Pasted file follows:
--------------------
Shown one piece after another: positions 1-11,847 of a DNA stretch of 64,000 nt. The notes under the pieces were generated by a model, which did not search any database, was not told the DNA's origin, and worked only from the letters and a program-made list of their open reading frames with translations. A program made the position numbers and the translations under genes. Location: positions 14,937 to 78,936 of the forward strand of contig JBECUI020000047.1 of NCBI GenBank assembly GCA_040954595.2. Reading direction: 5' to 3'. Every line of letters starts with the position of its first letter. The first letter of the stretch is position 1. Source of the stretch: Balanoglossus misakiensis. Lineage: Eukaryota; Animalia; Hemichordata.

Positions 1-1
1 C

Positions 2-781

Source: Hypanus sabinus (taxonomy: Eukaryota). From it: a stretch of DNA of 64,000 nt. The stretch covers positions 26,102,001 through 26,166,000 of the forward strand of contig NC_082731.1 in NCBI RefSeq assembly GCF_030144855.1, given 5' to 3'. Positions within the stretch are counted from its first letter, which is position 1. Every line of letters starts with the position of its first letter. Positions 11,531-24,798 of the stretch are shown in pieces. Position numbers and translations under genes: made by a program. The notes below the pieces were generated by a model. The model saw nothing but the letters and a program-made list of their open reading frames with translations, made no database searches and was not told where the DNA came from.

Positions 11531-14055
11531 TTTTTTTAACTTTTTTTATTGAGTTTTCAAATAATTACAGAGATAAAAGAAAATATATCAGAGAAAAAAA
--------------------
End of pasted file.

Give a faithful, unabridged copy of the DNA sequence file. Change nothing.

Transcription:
Shown one piece after another: positions 1-11,847 of a DNA stretch of 64,000 nt. The notes under the pieces were generated by a model, which did not search any database, was not told the DNA's origin, and worked only from the letters and a program-made list of their open reading frames with translations. A program made the position numbers and the translations under genes. Location: positions 14,937 to 78,936 of the forward strand of contig JBECUI020000047.1 of NCBI GenBank assembly GCA_040954595.2. Reading direction: 5' to 3'. Every line of letters starts with the position of its first letter. The first letter of the stretch is position 1. Source of the stretch: Balanoglossus misakiensis. Lineage: Eukaryota; Animalia; Hemichordata.

Positions 1-1
1 C

Positions 2-781

Source: Hypanus sabinus (taxonomy: Eukaryota). From it: a stretch of DNA of 64,000 nt. The stretch covers positions 26,102,001 through 26,166,000 of the forward strand of contig NC_082731.1 in NCBI RefSeq assembly GCF_030144855.1, given 5' to 3'. Positions within the stretch are counted from its first letter, which is position 1. Every line of letters starts with the position of its first letter. Positions 11,531-24,798 of the stretch are shown in pieces. Position numbers and translations under genes: made by a program. The notes below the pieces were generated by a model. The model saw nothing but the letters and a program-made list of their open reading frames with translations, made no database searches and was not told where the DNA came from.

Positions 11531-14055
11531 TTTTTTTAACTTTTTTTATTGAGTTTTCAAATAATTACAGAGATAAAAGAAAATATATCAGAGAAAAAAA